3. Don’t forget your fiber.
Fiber is important because it reduces body weight and body fat. It’s rich in vitamins and minerals. For optimum colon health, 25-35 grams of fiber is recommended each day.

Soluble fiber comes from foods that are easily dissolved in water. This type of fiber helps to stabilize your blood sugar levels while helping you control your hunger and cravings. It tends to give you a nice full feeling, which keeps you from over eating. Foods containing soluble fiber include strawberries, apples, pears, chickpeas, beans and oatmeal. These foods are particularly good for lowering cholesterol. 10 grams of soluble fiber will help to lower your LDL, which is also known as the “bad cholesterol.”

Insoluble fiber comes from foods that can’t be dissolved in water. This type of fiber adds volume to food without adding a lot of calories. Eating foods that contain insoluble fiber will help your digestive system stay regular. Foods rich in insoluble fiber include high fiber cereal, whole wheat bread, wheat bran, fruits and vegetables.

Increasing fiber can help decrease the risks of colon and rectal cancers. It helps to control blood sugar levels and has been proven to decrease the risk of type 2 diabetes. Diets high in fiber have been associated with lower blood pressure and lower cholesterol levels, making it a positive force in decreasing the risk of heart disease.

Adding more fiber to your diet has relieved intestinal conditions such as constipation and diverticulitis. Fiber helps to increase the size and bulk of your stool and softens it, making it easier to pass. An increase in fiber may help to alleviate conditions such as hemorrhoids and irritable bowel syndrome.

It’s very easy to increase the amount of fiber you get everyday. Adding a cup of raspberries to your breakfast can provide you with 8 grams of fiber. A cup of split peas adds a whopping 16 grams to your daily intake. For a mid-day snack, 3 cups of air-popped popcorn supplies your body with over 3 grams of fiber.

Try this healthy hint: Instead of weighing your salad down with cheese, add a handful of nuts instead. This will give you protein and fiber in one serving. Nuts are high in saturated fats, so a few nuts will do.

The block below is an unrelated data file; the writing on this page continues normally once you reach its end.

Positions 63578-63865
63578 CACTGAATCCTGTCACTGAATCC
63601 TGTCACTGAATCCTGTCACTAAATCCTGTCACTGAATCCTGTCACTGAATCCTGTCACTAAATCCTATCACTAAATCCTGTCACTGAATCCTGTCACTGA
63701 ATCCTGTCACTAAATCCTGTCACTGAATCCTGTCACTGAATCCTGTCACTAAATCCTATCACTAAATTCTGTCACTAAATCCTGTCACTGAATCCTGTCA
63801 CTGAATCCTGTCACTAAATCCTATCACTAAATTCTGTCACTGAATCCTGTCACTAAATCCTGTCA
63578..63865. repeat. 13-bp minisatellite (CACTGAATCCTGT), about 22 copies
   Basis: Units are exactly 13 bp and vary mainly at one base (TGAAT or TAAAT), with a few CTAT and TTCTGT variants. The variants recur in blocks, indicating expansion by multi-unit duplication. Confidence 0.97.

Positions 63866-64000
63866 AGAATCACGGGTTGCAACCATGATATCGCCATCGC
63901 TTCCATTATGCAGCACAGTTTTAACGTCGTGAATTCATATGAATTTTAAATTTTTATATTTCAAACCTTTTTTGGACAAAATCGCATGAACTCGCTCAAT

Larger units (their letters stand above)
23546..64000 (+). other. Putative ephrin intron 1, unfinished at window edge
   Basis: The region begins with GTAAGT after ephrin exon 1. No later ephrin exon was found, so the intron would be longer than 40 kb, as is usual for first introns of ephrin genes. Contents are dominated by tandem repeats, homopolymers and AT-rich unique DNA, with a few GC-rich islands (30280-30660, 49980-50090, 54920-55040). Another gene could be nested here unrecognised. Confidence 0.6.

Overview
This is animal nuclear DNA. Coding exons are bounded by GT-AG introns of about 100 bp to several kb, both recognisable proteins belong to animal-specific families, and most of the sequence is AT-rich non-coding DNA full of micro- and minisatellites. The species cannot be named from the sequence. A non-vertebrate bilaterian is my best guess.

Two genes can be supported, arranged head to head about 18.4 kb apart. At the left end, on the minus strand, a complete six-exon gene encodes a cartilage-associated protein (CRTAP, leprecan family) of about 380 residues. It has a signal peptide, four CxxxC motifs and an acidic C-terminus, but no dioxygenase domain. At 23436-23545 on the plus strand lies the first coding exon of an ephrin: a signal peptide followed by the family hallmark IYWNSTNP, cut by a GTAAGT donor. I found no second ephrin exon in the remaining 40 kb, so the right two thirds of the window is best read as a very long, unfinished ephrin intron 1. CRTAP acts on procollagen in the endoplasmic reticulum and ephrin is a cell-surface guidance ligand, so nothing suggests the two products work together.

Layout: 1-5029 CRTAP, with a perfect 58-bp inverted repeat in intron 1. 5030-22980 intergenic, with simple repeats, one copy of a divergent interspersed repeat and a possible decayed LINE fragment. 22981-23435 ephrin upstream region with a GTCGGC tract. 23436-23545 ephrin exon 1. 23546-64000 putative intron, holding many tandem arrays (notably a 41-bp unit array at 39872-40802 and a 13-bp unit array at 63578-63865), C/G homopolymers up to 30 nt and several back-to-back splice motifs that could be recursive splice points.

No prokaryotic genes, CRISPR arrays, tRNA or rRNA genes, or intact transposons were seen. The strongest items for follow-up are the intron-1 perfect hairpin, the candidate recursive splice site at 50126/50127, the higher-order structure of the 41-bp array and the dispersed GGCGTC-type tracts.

Start a discussion by leaving a comment.

Part 2
Part 3

Posted In: Diet

5 Comments

  1. Hi there,

    I would like to know where I can obtain good healthy recipes. Recipes that make you want to eat healthy all the time.

    many thanks

  2. paulisha on 09/22/2009 at 7:09 am
  3. I have tried so many times to lose weight i do not even know where or how to start anymore help please.

  4. nelle on 10/11/2009 at 10:34 pm
  5. [...] Parts 1 and 2 of Explaining the Diet Principles, we discussed portion control, skipping meals, adding [...]

  6. Explaining the Diet Principles - Part 3 | Fitness 4 Her on 11/23/2009 at 1:02 am
  7. i want to know about my diet plan…..what should i have to take? my hieght is 5.6 and my weight is about 72 kg..i want to lose my weight about 25 kg with the help of diet ….so please tell me about some diet plan ….i will be very thankfull to you …

  8. Ghashiya on 12/11/2009 at 9:36 am
  9. I work out at least least 3x’s a week corework out with weights some pliaties,&30 min of taebo Iam 5’7 and weigh more than I look like I do! I currently weigh 210
    I started working out in Feb I weight 243lbs I want to lose at least 35 more pounds before Dec what can i do to reach my goal?

  10. havingtrouble48 on 09/22/2010 at 9:27 am